Two boys and two girls, all underclassmen, were taken to White Plains Hospital Center, and another girl, a junior, was taken to Lawrence Hospital in Bronxville. Another 15 students, staggering from acute alcohol intoxication, were taken home by their parents, police said.

    All who required treatment have recovered, Klemme said yesterday, but students' troubles are far from over.

    While no charges were filed, school discipline was meted out. Citing confidentiality laws, Klemme declined to specify how many students were being punished or what their punishments were, but "it's fair to assume suspension was the disciplinary action that seemed most appropriate," he said.

    Klemme's letter to parents said Scarsdale student athletes found in violation of the school's athletic code will be referred to the Athletic Fairness Committee for determination of additional consequences.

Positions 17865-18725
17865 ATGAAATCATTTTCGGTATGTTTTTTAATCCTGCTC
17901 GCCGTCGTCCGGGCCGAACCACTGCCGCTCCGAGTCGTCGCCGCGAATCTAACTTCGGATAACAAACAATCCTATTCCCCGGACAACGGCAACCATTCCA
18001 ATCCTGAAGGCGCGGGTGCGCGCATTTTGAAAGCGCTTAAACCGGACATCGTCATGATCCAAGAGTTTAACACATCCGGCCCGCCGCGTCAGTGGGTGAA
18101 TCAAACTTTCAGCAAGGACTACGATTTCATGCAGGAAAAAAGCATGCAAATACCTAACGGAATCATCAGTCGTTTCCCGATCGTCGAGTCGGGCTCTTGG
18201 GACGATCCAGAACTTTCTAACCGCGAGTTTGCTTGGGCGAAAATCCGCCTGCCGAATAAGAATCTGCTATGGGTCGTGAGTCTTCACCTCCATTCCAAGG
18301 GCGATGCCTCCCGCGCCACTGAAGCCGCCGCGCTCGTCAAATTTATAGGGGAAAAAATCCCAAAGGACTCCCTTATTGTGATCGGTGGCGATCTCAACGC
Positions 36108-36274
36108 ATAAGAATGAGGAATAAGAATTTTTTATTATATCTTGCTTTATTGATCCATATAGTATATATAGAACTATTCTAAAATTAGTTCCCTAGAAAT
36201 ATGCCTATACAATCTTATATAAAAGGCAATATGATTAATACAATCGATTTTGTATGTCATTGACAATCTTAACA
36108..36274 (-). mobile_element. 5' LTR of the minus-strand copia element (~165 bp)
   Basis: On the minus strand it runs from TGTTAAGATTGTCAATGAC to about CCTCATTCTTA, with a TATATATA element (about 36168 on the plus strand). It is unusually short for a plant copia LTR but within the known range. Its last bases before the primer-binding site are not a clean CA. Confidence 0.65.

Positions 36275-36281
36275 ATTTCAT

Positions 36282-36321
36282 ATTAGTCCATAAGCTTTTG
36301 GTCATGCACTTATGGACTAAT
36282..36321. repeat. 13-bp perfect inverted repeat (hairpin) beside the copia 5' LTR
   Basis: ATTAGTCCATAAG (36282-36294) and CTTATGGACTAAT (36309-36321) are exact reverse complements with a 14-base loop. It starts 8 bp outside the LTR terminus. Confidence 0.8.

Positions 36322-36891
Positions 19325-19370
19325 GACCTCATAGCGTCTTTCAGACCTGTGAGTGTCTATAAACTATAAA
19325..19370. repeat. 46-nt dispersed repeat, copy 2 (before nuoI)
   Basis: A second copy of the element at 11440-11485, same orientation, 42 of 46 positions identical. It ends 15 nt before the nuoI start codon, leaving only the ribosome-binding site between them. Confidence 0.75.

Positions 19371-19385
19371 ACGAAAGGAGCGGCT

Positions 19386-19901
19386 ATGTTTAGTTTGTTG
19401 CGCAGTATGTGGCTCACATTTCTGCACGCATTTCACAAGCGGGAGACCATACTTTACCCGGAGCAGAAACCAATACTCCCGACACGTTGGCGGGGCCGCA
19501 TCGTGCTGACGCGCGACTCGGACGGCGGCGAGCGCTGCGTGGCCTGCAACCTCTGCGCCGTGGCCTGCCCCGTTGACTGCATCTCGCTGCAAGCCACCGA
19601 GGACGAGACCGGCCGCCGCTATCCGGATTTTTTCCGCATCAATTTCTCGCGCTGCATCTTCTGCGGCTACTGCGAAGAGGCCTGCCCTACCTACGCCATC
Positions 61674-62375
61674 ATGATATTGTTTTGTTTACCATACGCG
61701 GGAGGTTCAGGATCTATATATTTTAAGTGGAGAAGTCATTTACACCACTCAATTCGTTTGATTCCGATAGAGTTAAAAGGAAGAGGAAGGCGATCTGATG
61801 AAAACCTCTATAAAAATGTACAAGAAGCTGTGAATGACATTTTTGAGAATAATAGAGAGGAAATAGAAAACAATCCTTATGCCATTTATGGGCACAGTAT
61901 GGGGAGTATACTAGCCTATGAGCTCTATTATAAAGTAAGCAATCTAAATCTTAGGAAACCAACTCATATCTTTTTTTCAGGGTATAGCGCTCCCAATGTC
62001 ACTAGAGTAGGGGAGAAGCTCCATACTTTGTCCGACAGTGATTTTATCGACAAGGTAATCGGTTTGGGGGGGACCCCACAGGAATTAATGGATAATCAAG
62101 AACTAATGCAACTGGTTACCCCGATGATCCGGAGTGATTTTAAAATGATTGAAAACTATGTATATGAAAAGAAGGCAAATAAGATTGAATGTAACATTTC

In the meantime, Klemme said, students and parents should devise solutions, but "abundant parental supervision" is suggested.

    Fatigate is writing letters to the parents of the five teens who were hospitalized, and will meet with them before deciding if the students will face charges or have to undergo counseling.

    He said he is meeting with students and community-based organizations to try to create a "unified front of adults" to prevent underage drinking. And he urged students "not be afraid to call for help in a crisis."

    And there may very well be no homecoming dance next year, Klemme said.
     
  2. Gibble

    Gibble